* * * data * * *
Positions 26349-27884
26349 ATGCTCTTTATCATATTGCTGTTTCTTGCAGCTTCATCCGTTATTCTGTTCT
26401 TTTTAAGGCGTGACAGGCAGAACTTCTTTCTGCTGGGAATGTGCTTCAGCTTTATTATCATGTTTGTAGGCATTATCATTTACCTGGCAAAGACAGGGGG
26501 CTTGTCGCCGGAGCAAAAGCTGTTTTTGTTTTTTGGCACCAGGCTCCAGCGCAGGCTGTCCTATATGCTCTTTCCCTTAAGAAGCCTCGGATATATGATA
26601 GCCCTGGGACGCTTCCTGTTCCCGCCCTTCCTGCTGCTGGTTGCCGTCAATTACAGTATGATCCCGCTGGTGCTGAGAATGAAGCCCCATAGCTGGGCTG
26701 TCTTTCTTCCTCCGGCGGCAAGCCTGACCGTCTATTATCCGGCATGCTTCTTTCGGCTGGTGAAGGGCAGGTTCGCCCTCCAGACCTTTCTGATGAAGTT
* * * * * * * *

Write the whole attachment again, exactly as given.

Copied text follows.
Positions 26349-27884
26349 ATGCTCTTTATCATATTGCTGTTTCTTGCAGCTTCATCCGTTATTCTGTTCT
26401 TTTTAAGGCGTGACAGGCAGAACTTCTTTCTGCTGGGAATGTGCTTCAGCTTTATTATCATGTTTGTAGGCATTATCATTTACCTGGCAAAGACAGGGGG
26501 CTTGTCGCCGGAGCAAAAGCTGTTTTTGTTTTTTGGCACCAGGCTCCAGCGCAGGCTGTCCTATATGCTCTTTCCCTTAAGAAGCCTCGGATATATGATA
26601 GCCCTGGGACGCTTCCTGTTCCCGCCCTTCCTGCTGCTGGTTGCCGTCAATTACAGTATGATCCCGCTGGTGCTGAGAATGAAGCCCCATAGCTGGGCTG
26701 TCTTTCTTCCTCCGGCGGCAAGCCTGACCGTCTATTATCCGGCATGCTTCTTTCGGCTGGTGAAGGGCAGGTTCGCCCTCCAGACCTTTCTGATGAAGTT